7. Convert retail stock and bond trading into fee-based accounts. Doing discretionary advisory with stock and bond trades will alleviate one of the most common customer complaints associated with commission-based active traders—churning. Securities attorneys have an easy time going after commissionable stock and bond traders. Conversion to fee-based accounts will oftentimes diffuse their interest.

8. Know your clients’ heirs. The heir to an advisor’s deceased client filed two customer complaints over universal life policies. After going through arbitration, the advisor was found innocent of any wrongdoing, for the most part because he had a financial plan that backed up his recommendations. The experience motivated the advisor to take a more active role in knowing his clients’ heirs as a hedge to frivolous customer complaints. No matter how well you know your clients, you probably don’t know as much about the people who inherit their estate as you should. They can add an entirely new dynamic to a client relationship, as either a foe or a new client.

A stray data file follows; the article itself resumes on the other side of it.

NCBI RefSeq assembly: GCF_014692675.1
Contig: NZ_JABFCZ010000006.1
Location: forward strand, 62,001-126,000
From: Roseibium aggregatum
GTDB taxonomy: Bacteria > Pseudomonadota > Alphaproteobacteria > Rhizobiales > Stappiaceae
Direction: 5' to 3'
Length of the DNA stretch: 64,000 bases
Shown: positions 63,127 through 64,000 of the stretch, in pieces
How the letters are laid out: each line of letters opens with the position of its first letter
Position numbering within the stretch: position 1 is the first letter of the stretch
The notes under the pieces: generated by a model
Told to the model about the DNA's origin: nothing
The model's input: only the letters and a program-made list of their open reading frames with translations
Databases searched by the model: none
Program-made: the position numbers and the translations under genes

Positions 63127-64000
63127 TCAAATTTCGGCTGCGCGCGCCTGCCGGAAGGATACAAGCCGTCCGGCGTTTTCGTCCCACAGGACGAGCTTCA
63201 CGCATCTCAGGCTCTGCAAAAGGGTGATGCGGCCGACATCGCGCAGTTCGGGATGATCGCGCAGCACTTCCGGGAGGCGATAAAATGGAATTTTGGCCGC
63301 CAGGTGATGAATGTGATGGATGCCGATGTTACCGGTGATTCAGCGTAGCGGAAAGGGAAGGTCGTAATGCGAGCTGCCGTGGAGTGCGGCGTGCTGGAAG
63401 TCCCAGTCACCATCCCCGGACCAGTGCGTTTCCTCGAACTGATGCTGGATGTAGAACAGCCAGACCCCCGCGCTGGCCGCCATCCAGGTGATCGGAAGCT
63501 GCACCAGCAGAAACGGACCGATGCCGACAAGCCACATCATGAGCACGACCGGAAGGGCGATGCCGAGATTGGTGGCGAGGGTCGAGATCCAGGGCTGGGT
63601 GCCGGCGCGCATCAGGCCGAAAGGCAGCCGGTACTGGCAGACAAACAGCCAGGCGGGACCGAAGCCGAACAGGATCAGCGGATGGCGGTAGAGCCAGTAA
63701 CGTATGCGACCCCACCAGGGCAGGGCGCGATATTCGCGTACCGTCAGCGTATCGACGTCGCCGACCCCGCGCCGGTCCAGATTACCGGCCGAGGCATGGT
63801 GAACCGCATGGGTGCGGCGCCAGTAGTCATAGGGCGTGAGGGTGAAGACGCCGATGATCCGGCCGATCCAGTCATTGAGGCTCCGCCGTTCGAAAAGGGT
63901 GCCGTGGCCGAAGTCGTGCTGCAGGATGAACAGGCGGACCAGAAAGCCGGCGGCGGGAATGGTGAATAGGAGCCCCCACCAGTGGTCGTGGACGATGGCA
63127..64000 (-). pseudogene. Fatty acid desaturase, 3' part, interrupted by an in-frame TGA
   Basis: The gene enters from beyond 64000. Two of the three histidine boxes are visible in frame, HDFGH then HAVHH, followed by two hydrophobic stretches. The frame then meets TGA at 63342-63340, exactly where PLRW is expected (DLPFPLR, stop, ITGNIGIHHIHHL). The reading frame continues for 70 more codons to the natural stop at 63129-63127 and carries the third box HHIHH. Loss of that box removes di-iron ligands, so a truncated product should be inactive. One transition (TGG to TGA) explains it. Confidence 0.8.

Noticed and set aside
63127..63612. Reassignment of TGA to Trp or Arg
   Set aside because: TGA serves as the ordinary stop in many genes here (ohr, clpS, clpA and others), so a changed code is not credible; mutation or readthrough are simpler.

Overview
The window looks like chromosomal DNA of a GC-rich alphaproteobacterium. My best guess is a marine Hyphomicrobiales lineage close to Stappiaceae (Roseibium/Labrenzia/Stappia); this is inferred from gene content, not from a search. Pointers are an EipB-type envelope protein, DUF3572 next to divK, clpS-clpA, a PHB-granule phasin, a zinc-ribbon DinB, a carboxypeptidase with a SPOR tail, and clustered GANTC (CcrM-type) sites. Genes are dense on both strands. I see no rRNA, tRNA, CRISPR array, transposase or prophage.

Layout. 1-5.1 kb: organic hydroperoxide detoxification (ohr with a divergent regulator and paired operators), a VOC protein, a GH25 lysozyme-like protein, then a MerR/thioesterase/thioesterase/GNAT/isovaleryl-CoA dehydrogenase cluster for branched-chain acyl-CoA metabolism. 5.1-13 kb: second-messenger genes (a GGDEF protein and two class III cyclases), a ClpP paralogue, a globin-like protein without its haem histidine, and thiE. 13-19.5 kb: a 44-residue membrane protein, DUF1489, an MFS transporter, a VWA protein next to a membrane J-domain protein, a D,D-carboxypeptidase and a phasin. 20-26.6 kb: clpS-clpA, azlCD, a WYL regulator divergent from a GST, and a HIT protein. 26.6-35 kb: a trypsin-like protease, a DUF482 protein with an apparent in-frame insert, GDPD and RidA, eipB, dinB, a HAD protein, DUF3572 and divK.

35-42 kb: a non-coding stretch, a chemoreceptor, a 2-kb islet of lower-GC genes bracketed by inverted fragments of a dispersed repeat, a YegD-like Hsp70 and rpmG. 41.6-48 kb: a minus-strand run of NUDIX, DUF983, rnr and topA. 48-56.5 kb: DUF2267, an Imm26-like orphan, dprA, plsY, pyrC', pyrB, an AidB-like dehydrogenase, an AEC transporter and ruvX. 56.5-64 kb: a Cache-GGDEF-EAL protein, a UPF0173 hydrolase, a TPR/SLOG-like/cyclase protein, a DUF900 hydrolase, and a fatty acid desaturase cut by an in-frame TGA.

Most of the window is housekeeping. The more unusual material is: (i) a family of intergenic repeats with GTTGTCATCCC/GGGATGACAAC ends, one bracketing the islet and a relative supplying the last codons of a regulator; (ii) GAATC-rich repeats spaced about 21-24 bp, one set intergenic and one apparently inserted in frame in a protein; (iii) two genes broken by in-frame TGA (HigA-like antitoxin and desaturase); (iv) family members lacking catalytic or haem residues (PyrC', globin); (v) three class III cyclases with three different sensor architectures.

9. Alternative investments: Be extremely cautious. Dabbling in the world of alternative investments and private REITs can be like walking through a minefield, making you wonder what will blow up next. Since the landmark years of 2009–2010, problematic alternative investments such as Provident Royalties and Medical Capital have caused numerous broker-dealers to close their doors. Many of these firms approved products with little to no due diligence performed. The advisor assumes the broker-dealer put the products through rigorous criteria before being allowed on their approved list and then later, with great regret and damage to their client relationship, the products cut interest payments in half or completely go bankrupt. In the case of Provident Royalties and Medical Capital, they were found to be fraudulent Ponzi schemes.